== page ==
On the nineteenth Sunday after Pentecost, the Roman Catholic Church of the Latin Rite reads a portion of the Gospel according to St. Matthew. "Many are called, but few are chosen" is the warning of Jesus Christ.
A believing Catholic would consider the Gospel and the words of Jesus Christ as sufficiently authoritative on any point. Fr. Walsh, S.J. does not seem to agree with the Catholic Church.
The parable of the Gospel shows us a king who invites not only rich and respectable people, but also the poor, good and bad, to the marriage feast of his son.
This king is God, the king of heaven and earth. He calls the erring Talmudists who claim their roots in the Old Testament much as the Muslims do. He invites all the others: the tribes of Israel that have wandered from the true faith and even the infidels. In a word, this king calls all men. To what does he call them? Does he call them to remain in whatever religion they are associated with? Does he tell them that whatever they wish to believe is perfectly correct because he does not wish to interfere with anyone's `happiness?' No.
The king calls all these people to the Church established by Christ his Son. In this Church are offered to everyone the graces necessary for salvation.
From all this it evidently follows that he wills all men without exception to be saved, for why should he call them to his Church, for what purpose would he give them so many graces, if he wished to condemn them?
"God is not willing that any should perish, but that all should return to penance" says St. Peter (II Peter 3,9). But, the question is this: Are all men saved? Are the majority of men saved?
Contrary to Fr. Walsh's opinion for which he has no sound basis, the answer must be in the negative. Our Lord says at the conclusion of the Gospel for this day: "Many are called, but few are chosen." Well, with all due respect for Fr. Walsh and all those who think they are in the right pew, let us thoughtfully consider these words of our Lord. Our purpose for this is to block any careless conduct that might keep us from serving God with a holy and wholesome fear. Consequently, it is necessary to say: Only a few are saved.
What is the proof for this? Close examination shows that Fr. Walsh, S.J. provides no proof whatsoever. How could he when all of Scripture is against him?
Therefore, our first witness will be the infallible word of God.
It is a doctrine of the faith that Jews and Gentiles, unbelievers and heretics will be lost if they remain in error through their own fault, for Christ says: "He that believeth and is baptized, shall be saved; but he that believeth not shall be condemned." (Mark 16,16).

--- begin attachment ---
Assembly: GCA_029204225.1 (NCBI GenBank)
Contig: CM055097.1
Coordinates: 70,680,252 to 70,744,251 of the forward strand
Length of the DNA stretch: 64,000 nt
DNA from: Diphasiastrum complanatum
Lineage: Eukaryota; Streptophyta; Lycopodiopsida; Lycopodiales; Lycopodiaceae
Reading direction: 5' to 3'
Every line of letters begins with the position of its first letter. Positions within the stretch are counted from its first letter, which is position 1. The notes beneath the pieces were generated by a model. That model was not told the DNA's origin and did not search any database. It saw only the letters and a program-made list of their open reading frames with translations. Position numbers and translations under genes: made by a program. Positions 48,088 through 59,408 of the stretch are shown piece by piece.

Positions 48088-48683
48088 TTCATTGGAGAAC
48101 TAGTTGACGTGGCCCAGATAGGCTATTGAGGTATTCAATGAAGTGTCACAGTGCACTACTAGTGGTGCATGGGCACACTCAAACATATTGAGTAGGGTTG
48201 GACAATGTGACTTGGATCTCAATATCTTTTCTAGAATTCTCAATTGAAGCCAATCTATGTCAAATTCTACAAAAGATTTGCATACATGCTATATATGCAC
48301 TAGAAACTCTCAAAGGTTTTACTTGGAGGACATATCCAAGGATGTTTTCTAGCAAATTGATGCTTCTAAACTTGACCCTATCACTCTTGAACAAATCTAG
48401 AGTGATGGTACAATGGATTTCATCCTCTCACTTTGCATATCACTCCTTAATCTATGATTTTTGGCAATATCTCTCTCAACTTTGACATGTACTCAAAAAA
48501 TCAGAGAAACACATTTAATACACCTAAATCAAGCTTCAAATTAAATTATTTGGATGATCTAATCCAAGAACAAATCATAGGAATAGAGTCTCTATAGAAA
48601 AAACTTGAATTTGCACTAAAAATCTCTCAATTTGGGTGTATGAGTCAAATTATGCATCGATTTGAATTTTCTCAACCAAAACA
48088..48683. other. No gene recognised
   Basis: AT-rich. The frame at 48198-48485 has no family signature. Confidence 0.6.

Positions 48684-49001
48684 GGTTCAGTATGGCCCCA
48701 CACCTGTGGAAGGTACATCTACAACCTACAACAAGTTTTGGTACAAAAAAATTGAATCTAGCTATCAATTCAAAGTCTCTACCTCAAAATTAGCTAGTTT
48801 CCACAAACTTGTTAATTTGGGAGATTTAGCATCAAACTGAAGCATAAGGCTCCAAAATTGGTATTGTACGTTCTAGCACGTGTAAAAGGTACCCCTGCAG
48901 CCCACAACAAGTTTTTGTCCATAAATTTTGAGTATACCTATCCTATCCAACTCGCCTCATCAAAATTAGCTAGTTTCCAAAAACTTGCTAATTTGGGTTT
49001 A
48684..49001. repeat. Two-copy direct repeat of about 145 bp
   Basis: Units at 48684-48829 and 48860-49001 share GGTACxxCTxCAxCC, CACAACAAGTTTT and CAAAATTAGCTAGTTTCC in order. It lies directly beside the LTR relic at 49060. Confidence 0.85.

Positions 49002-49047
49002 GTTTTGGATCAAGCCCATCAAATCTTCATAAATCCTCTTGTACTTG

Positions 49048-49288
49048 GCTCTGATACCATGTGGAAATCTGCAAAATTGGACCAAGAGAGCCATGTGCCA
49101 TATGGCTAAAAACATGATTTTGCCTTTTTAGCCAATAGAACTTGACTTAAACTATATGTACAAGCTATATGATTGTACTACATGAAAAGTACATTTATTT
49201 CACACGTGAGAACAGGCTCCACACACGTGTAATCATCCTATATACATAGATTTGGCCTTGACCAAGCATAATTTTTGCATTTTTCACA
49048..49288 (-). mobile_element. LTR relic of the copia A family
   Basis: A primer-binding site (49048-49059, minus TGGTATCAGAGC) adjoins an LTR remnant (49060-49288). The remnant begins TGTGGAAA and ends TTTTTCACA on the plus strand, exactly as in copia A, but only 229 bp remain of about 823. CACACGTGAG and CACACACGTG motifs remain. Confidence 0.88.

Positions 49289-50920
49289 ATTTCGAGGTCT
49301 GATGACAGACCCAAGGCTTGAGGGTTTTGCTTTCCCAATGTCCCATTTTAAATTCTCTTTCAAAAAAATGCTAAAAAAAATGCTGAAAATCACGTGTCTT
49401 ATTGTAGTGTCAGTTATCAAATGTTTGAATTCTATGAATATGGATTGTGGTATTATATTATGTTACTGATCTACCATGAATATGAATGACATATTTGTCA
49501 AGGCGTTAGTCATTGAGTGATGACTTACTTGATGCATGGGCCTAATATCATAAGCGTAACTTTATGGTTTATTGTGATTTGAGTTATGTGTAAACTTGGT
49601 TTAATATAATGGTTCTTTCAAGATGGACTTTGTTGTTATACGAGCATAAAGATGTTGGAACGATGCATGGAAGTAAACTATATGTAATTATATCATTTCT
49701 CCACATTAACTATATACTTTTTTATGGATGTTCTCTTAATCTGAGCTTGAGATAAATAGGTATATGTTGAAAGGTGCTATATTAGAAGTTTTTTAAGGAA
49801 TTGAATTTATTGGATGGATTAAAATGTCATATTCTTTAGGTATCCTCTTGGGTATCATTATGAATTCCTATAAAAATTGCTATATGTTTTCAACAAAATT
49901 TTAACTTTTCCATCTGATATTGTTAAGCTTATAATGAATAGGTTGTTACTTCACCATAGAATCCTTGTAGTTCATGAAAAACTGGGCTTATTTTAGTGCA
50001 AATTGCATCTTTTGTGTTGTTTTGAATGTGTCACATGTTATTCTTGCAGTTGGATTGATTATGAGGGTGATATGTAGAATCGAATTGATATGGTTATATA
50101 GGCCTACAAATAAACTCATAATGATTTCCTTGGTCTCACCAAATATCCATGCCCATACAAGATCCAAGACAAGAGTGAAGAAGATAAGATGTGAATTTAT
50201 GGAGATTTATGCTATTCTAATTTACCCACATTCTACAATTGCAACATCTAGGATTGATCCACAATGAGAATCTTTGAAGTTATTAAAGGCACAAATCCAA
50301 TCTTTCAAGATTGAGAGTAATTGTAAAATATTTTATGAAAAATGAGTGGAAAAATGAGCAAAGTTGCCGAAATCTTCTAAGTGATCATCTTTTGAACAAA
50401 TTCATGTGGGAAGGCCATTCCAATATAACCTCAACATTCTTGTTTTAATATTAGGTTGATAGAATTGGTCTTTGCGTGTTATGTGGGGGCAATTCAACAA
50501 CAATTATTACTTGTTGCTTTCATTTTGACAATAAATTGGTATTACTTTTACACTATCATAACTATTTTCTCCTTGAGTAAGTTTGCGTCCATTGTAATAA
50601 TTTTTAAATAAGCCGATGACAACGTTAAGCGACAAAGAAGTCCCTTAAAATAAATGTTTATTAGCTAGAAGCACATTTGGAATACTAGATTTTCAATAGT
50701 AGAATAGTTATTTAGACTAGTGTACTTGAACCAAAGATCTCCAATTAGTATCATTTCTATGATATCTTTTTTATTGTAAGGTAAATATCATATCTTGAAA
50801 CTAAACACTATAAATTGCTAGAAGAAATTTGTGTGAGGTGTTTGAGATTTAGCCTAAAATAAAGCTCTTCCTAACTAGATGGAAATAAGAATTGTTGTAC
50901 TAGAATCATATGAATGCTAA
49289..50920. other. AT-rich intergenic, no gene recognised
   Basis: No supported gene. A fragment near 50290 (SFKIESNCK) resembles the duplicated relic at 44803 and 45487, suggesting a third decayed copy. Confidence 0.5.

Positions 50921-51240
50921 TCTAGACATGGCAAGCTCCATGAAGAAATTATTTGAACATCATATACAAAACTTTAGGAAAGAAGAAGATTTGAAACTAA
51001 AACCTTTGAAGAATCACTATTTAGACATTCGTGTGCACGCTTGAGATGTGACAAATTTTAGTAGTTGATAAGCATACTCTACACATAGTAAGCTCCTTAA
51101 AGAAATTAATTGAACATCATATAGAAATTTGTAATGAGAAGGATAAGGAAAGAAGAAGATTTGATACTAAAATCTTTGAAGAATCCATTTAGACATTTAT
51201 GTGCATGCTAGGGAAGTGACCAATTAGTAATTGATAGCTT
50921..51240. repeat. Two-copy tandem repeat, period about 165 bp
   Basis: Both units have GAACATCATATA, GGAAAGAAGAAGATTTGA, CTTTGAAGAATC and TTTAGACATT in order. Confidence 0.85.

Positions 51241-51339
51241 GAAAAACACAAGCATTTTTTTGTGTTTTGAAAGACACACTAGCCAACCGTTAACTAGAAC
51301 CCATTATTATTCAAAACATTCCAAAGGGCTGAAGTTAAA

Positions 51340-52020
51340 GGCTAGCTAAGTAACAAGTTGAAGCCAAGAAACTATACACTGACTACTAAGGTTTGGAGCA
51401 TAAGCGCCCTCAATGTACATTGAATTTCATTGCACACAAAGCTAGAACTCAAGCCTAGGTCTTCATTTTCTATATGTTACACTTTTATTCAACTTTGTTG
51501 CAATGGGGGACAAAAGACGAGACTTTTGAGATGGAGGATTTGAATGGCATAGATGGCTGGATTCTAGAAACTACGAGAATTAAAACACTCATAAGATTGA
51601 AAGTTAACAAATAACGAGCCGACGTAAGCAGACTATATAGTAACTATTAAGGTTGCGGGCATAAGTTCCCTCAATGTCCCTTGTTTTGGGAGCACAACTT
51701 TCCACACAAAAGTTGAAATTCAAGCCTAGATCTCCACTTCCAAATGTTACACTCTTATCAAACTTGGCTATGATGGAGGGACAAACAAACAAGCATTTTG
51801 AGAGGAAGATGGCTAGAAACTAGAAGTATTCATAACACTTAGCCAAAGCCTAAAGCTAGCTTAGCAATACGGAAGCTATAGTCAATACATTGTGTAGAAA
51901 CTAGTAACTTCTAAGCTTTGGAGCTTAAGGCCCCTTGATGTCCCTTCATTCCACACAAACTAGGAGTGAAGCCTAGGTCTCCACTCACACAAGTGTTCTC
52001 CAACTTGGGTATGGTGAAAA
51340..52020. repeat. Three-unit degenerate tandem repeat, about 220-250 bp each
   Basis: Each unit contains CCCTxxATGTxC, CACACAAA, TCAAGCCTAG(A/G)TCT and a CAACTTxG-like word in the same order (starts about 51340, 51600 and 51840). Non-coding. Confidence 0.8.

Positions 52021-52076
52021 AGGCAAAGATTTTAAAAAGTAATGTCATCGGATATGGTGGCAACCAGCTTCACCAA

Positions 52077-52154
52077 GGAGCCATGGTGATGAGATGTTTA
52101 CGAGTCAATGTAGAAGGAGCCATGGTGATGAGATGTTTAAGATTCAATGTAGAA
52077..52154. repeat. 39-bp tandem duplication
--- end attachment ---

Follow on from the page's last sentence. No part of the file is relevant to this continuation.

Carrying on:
At this point, we are not considering anyone but Catholics - adult Catholics. Only a few of them will be saved. This assertion is proven by the word of God.
Where is the proof? Here it is:
There are several similitudes from which the following conclusions are drawn based on the holy Fathers of the Church. From these similitudes, we conclude that only a few adult Catholics will be saved.
In the days of Noe the deluge spread over the earth, and the whole human race perished; only Noe and his own family, eight souls in all, were saved. The holy Fathers, and among them St. Augustine especially, see herein a figure. For, as at the time of deluge only a few were saved, so on the Day of Judgment only a few will escape eternal perdition: "And as it was in the days of Noe, even so will be the coming of the Son of Man. For as in the days before the flood they were eating and drinking, marrying and giving in marriage until the day when Noe entered the ark, and they did not understand until the flood came and swept them all away; even so will be the coming of the Son of Man."
"And as it came to pass in the days of Noe, even so will it be in the days of the Son of Man. They were eating and drinking, they were marrying and giving in marriage, until the flood came and destroyed them all." (Luke 17,26-27).
Our Lord gives another example: "Or as it came to pass in the days of Lot: they were eating and drinking, they were buying and selling, they were planting and building; but on the day that Lot went out from Sodom, it rained fire and brimstone from heaven and destroyed them all. In the same wise will it be on the day that the Son of Man is revealed."(Ibid. 17,28-30).
Another example from Scripture is when the six hundred thousand men left Egypt under the leadership of Moses. They were all destined to enter the land of Chanaan and to dwell there permanently. But, how many reached their destination? Only two: Josue and Caleb. All the rest were buried in the desert. "Here in the desert shall your dead bodies fall. Of all your men of twenty years or more, registered in the census, who grumbled against me not one shall enter the land where I solemnly swore to settle you, except Caleb, son of Jephonne, and Josue, son of Nun." (Numbers 1429-30).